2014 Volume 64 Issue 1 Pages 103-108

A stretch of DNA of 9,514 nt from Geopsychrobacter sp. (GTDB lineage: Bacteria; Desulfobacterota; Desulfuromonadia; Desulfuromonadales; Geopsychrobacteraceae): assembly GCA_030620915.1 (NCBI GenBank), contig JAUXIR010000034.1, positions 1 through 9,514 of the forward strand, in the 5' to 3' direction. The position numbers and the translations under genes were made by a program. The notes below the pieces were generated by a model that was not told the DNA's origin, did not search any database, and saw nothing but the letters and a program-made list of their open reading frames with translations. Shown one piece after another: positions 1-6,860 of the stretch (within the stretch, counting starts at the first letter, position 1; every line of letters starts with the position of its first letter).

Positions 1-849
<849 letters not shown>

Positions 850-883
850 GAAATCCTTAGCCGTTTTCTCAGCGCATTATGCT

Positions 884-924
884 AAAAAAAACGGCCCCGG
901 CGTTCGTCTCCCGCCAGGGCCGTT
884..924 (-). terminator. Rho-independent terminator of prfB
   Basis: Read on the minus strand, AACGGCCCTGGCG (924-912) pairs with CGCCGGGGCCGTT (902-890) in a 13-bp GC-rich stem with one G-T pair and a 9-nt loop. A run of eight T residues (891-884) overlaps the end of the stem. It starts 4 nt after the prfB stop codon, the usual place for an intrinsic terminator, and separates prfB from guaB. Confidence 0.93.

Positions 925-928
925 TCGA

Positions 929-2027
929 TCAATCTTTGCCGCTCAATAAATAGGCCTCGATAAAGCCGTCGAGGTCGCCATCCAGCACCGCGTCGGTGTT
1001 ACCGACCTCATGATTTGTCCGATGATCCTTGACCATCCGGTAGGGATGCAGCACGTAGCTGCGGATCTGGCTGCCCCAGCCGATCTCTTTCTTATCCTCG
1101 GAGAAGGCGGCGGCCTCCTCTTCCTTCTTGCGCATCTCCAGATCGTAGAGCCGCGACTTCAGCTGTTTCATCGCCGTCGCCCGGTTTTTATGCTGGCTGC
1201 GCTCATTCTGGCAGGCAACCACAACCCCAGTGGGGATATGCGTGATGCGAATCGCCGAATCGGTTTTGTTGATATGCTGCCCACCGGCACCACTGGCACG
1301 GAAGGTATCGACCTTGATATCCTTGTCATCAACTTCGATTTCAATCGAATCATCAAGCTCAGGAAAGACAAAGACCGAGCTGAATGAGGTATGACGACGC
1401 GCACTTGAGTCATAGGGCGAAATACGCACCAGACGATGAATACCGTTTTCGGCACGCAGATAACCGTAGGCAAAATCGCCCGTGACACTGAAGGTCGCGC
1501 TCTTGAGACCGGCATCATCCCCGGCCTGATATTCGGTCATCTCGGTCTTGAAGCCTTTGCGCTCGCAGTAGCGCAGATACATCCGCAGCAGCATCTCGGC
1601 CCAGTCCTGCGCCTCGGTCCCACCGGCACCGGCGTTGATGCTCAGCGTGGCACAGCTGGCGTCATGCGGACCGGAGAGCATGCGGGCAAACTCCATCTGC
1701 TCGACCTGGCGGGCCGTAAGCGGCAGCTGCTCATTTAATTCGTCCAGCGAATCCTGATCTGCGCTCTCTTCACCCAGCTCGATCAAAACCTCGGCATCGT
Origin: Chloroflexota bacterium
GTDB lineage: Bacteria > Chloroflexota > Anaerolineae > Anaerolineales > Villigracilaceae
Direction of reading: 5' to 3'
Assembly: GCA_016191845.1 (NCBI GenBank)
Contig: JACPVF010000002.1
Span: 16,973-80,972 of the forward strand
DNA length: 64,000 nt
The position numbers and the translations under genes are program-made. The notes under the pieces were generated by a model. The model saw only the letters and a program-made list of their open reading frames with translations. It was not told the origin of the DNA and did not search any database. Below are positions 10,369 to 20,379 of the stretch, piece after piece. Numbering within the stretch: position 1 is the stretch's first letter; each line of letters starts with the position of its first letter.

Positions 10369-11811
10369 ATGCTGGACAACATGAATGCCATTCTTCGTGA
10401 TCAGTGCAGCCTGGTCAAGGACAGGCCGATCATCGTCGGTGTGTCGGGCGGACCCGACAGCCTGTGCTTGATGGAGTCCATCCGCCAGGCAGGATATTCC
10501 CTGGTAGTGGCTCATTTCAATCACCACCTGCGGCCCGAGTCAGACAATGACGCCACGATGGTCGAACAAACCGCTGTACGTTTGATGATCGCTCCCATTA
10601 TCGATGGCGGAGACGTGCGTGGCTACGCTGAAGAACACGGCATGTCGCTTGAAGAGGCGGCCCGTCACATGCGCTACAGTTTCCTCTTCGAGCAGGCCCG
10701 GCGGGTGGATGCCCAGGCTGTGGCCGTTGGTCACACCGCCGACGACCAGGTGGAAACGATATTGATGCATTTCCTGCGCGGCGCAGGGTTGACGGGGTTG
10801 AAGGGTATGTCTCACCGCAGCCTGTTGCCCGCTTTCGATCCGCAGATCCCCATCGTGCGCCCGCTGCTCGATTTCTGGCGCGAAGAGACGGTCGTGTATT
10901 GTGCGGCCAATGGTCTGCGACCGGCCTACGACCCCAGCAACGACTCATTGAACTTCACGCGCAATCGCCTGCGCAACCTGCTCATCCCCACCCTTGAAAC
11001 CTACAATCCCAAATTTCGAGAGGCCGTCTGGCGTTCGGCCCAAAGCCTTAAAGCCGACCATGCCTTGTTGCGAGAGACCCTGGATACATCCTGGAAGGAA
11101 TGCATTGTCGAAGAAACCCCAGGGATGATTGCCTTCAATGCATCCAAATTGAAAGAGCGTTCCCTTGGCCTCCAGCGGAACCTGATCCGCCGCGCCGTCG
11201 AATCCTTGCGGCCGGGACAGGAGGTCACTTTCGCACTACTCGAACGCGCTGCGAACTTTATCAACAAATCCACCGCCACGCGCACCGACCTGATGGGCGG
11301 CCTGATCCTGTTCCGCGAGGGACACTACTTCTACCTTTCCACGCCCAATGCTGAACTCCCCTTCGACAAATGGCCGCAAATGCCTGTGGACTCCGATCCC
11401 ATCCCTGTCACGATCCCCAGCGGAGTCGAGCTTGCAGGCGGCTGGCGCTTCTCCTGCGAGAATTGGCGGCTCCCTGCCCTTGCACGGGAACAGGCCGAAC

In Hokkaido, northern Japan, soybean [Glycine max (L.) Merr.] crops are damaged by cold weather. Chilling temperatures result in the appearance of cracking seeds (CS) in soybean crops, especially those grown in eastern and northern Hokkaido. Seed coats of CS are severely split on the dorsal side, and the cotyledons are exposed and frequently separated. CS occurrence causes unstable production because these seeds have no commodity value. However, little is known about the CS phenomenon. The aims of this study were to identify the cold-sensitive stage associated with CS occurrence and to develop a method to select CS-tolerant lines. First, we examined the relationship between chilling temperatures after flowering and CS occurrence in field tests. The average temperature 14 to 21 days after flowering was negatively correlated with the rate of CS. Second, we evaluated differences in CS tolerance among soybean cultivars and breeding lines in field tests. ‘Toyohomare’ and ‘Toiku-238’ were more CS-tolerant than ‘Yukihomare’ and ‘Toyomusume’. Third, we developed a selection method in which plants were subjected to 21-day chilling-temperature treatment from 10 days after flowering in a phytotron. This enabled comparisons of CS tolerance among cultivars. This selection method will be useful for breeding CS-tolerant soybeans.